The first Christmas story you read this year

My wife has a rule: no Christmas music until after Halloween. There is a confession in this column. But first, I have two questions. Does it ever feel like Christmas gets closer and closer each year?

I saw my first Christmas commercial of the season while watching the World Series. My second question is this, have you ever found yourself saying something like, “The media pushes Christmas earlier every year!”?

Now the confession: Blame me. This might be the first Christmas story you read in a newspaper this year. I hope it is. I love Christmas so much that it takes over my daydreams as soon as the first frost hits.

In light of this, maybe my wife’s rule makes sense. Under the watchful eyes of Halloween witches and decorative ghosts and black cats, I started gathering my Christmas CDs last week.

I couldn't help myself. I went to the store for candy corn and there they were -- right next to the cackling skulls -- Christmas lights! When I got home, I thought, "I'll just pull out a few CDs...the jazz ones...since there are no lyrics and they twist the melodies, no one will notice."

It didn't stop there.

"I'll just sneak a few old, wintry folk collections into my car," I thought to myself. You know the kind that Sting or Bruce Cockburn might do with acoustic instruments? And while I  was thinking about winter music, I could probably also get away with the more experimental Christmas music that Sufjan Stevens puts out this time of year. It's the kind of lo-fi keyboard stuff that sits well under a gray sky. He can make steadfast Christmas classics like "O Come O Emmanuel" sound otherworldly.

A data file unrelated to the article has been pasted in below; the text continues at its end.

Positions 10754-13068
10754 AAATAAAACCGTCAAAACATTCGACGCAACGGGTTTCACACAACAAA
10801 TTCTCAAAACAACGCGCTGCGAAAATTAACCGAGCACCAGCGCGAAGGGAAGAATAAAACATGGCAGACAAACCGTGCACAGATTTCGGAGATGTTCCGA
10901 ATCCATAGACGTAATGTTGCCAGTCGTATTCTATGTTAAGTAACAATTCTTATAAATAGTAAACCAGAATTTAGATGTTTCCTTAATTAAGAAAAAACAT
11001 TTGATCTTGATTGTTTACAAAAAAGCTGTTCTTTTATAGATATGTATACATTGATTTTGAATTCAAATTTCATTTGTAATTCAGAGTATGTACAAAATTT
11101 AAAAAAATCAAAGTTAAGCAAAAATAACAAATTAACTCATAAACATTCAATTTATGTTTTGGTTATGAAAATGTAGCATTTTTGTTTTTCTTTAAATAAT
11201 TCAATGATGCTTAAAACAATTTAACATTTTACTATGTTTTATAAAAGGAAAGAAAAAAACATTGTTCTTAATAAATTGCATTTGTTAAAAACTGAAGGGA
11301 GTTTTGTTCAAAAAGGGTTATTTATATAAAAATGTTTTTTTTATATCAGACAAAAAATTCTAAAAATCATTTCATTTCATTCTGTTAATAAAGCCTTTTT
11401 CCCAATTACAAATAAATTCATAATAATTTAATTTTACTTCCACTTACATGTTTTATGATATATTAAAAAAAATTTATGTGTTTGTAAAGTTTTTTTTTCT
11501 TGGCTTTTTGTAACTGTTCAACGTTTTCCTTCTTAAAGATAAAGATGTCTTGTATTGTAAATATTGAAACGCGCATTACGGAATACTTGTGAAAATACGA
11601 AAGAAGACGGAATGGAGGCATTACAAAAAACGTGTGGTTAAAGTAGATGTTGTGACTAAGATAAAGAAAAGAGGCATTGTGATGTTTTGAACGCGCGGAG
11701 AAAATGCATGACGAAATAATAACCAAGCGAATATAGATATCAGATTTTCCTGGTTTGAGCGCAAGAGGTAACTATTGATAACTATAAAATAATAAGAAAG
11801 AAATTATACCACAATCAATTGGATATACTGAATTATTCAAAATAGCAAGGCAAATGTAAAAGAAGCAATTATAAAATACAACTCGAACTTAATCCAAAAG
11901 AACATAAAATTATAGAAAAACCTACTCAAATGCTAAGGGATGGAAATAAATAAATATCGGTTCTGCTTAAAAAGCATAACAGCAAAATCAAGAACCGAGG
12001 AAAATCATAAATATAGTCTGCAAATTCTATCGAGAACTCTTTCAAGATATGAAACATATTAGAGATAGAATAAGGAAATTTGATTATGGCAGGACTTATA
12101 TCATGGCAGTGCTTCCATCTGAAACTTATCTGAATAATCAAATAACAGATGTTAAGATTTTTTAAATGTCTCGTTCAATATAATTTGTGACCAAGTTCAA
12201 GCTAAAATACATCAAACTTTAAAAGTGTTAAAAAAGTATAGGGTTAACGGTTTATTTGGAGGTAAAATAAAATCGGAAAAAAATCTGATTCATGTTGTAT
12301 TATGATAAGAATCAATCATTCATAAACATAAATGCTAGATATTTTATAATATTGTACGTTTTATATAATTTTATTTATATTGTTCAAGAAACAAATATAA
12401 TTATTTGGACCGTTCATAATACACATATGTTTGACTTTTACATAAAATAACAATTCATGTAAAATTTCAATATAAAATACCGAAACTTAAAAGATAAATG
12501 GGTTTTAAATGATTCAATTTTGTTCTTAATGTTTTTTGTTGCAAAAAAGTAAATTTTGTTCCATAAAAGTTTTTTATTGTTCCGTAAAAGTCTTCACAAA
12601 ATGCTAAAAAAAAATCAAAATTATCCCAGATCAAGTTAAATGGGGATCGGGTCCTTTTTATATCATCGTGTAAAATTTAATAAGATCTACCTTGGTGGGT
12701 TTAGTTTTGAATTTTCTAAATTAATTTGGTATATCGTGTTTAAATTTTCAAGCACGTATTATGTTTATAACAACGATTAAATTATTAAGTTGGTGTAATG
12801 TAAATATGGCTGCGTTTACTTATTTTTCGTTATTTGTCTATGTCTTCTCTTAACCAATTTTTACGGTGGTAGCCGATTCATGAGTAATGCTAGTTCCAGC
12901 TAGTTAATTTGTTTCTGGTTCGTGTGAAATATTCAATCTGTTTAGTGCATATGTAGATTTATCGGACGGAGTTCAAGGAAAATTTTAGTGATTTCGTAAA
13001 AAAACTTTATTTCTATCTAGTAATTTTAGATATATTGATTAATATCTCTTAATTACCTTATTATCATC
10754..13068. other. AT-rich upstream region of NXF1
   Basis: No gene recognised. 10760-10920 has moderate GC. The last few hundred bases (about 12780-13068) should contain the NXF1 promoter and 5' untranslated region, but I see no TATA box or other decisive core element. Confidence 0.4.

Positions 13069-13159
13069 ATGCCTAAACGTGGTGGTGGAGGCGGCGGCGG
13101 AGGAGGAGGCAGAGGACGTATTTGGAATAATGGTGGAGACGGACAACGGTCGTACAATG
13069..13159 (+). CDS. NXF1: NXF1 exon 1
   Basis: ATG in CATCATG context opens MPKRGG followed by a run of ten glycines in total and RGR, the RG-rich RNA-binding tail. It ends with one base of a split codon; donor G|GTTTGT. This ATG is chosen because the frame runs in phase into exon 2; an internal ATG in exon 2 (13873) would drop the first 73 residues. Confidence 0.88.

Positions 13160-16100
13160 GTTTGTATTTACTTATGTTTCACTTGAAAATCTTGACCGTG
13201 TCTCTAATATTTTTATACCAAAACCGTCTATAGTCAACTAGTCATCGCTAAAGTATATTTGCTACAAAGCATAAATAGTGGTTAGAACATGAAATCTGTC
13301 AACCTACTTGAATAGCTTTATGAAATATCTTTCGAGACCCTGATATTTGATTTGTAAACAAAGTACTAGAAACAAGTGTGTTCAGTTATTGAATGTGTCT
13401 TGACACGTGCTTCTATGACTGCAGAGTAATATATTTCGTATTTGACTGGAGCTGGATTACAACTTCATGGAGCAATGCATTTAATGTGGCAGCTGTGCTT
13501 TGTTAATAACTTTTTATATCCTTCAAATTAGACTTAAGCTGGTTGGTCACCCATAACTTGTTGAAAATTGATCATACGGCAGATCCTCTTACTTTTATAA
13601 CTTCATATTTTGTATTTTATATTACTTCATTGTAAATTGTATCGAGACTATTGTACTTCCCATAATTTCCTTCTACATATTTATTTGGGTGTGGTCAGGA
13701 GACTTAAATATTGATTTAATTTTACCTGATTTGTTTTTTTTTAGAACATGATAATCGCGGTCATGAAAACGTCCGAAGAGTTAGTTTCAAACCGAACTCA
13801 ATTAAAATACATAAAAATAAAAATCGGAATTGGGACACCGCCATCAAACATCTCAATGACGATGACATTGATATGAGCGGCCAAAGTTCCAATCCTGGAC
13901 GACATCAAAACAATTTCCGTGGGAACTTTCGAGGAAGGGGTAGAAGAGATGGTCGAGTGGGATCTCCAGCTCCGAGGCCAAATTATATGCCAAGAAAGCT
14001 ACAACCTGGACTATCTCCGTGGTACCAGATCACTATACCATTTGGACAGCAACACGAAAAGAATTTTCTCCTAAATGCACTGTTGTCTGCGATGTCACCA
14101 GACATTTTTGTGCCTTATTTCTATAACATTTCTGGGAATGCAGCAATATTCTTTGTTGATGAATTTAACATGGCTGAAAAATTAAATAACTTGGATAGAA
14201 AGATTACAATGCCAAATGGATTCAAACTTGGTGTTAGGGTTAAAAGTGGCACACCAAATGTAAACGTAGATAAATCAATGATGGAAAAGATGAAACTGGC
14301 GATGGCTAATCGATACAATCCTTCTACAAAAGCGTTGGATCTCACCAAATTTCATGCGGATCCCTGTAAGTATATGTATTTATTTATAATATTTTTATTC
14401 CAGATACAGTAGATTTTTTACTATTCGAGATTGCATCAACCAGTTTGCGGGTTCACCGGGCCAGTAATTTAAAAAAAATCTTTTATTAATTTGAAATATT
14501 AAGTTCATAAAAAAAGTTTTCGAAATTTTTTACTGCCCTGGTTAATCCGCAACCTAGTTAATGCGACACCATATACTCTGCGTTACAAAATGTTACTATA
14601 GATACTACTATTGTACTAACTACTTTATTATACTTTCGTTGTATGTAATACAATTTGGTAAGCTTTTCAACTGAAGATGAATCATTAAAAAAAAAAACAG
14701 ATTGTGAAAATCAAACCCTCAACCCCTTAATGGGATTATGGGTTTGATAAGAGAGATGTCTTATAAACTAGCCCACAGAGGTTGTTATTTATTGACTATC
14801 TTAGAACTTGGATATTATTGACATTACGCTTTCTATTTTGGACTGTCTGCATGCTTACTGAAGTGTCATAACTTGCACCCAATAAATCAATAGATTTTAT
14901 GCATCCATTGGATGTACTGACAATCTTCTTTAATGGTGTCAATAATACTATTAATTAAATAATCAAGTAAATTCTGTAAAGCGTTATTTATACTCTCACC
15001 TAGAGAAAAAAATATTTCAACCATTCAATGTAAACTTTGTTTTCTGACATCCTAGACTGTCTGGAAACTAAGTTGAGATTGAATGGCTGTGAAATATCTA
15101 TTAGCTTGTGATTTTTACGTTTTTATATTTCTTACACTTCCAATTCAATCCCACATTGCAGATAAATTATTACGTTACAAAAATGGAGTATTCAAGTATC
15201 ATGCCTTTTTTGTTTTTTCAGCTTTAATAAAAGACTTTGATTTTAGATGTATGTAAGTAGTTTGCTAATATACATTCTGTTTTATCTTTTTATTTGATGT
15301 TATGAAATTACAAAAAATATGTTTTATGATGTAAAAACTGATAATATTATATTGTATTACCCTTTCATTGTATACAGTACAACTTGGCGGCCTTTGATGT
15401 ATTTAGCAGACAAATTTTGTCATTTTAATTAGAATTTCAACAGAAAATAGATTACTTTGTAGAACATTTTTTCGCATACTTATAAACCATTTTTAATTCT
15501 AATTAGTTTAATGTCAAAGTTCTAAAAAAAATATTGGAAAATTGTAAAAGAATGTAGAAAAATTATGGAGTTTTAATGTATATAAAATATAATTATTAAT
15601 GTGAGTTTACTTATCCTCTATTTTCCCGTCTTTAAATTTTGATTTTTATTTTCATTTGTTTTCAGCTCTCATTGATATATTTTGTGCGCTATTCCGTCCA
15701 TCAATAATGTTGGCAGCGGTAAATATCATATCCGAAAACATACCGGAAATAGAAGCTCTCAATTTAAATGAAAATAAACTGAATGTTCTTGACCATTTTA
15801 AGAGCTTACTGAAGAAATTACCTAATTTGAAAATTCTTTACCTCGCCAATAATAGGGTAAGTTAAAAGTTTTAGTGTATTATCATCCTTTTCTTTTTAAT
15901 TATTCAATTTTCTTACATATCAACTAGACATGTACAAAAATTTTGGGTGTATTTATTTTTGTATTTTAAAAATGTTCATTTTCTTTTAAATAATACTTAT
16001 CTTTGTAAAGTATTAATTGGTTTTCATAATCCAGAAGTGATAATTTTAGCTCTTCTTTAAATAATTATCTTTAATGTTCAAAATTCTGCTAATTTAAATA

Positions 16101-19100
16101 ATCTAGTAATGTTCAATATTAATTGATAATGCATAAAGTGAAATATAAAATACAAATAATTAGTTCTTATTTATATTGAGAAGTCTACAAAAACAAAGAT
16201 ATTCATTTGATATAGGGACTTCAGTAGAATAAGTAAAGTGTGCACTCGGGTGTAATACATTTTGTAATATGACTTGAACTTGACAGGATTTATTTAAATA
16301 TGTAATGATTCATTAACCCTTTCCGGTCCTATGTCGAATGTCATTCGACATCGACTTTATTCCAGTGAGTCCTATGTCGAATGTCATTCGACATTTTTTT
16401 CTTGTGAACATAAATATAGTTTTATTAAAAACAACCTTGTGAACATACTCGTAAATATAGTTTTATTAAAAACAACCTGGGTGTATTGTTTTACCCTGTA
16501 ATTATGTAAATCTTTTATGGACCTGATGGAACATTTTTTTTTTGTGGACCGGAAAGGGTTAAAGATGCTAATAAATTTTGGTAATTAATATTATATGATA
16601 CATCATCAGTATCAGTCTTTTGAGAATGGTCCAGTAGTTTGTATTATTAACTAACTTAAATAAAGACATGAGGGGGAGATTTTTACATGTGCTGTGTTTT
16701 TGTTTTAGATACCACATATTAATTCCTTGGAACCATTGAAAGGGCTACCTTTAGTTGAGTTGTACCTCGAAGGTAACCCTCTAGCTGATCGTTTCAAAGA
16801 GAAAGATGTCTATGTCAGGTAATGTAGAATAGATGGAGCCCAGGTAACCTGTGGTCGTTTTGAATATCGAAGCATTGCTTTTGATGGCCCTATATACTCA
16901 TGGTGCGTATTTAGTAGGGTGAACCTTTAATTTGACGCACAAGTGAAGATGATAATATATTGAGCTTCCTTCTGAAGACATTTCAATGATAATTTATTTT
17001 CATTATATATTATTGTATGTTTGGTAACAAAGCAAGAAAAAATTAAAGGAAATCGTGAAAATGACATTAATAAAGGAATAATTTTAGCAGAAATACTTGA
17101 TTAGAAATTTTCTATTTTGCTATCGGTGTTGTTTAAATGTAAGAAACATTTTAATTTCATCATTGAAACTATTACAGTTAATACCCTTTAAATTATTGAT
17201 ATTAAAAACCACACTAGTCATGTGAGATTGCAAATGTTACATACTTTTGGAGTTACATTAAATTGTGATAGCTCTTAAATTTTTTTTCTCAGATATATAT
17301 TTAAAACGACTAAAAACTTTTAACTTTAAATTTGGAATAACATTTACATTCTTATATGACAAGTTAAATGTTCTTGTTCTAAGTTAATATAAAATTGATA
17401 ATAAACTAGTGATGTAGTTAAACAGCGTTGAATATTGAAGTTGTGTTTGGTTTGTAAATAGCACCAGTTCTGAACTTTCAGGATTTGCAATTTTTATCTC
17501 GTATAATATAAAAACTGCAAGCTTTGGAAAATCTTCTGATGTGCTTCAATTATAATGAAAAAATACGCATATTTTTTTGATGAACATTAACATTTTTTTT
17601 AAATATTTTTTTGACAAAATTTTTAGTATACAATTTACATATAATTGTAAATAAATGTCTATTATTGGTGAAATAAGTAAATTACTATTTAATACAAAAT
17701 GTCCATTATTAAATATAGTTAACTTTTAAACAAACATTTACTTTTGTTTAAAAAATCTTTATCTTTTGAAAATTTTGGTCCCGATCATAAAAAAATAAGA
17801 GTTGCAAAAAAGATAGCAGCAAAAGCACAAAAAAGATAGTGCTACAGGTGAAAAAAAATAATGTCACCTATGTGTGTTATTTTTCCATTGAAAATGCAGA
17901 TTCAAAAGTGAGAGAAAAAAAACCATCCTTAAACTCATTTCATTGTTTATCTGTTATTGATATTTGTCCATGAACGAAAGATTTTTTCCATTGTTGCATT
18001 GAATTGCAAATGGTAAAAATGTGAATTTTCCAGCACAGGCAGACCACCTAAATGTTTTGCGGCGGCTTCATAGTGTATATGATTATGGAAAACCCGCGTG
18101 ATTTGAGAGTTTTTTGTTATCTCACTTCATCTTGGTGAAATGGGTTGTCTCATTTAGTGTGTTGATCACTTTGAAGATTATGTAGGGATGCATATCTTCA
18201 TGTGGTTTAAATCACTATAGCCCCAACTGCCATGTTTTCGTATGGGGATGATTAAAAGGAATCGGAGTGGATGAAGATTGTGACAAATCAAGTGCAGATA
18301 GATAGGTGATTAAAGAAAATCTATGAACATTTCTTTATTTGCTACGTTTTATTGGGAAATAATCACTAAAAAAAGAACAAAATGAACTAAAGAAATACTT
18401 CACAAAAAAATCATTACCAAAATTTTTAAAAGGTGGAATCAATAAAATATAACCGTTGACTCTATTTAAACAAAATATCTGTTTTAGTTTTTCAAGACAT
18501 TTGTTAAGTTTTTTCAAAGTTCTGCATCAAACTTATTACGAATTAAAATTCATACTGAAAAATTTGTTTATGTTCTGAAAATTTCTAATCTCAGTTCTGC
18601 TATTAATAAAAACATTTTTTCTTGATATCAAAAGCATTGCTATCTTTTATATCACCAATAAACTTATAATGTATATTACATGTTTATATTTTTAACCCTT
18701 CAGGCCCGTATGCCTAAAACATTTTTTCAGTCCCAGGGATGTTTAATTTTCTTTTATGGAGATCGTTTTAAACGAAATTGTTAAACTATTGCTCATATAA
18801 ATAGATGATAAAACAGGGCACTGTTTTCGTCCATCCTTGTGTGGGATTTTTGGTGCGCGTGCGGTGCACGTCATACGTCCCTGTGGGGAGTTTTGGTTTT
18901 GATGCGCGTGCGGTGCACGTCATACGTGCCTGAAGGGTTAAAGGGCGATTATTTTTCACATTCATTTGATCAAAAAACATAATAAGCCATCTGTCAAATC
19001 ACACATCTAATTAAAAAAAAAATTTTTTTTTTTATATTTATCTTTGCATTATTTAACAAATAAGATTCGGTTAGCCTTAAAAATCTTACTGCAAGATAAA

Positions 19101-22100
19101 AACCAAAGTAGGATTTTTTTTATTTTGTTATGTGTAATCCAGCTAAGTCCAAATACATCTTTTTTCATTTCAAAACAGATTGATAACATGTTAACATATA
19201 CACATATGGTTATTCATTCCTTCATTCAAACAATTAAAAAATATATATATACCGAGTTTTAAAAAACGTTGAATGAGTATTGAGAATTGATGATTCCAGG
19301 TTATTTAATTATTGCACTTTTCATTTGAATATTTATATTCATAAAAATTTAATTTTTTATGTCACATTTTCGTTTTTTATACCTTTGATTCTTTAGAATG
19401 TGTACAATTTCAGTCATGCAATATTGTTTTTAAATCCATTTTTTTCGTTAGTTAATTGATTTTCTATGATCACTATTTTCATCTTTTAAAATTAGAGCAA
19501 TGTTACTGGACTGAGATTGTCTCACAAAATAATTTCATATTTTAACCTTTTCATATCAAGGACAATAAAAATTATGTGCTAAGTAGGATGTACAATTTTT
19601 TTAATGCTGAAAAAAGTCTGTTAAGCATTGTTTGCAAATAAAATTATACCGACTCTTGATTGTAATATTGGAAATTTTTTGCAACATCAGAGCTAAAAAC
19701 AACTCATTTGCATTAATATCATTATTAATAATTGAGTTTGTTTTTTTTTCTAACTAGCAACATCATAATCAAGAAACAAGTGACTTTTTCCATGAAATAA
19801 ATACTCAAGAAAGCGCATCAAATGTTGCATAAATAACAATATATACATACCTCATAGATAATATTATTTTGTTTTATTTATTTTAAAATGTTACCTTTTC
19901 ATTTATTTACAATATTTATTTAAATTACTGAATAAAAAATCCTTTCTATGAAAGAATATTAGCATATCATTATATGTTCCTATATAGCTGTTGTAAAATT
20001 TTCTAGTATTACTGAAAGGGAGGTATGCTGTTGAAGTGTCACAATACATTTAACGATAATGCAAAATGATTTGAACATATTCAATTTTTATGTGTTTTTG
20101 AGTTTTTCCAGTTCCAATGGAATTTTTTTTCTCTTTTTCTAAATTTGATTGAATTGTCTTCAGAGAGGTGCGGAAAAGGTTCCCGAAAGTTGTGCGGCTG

You see what was happening here? I was on a slippery slope. I was trying. But it was getting harder and harder to obey my wife's rule. And then all of a sudden, wait! What's that? Did I hear "Rudolph the Red-Nosed Reindeer" echoing through the house?

I would never have gone for such a flagrant violation before Halloween! Was I really that far gone that I was hallucinating and no longer in control of my actions? I followed the sound up the stairs and down the hall to my son's room.

"Is he listening to Christmas music?" I asked coming through the door.

My wife was sitting in bed with him. They just finished a book and he was about to go to sleep.

"Yes," my wife said. "He's been asking. He really wanted to hear it, so I let him."  

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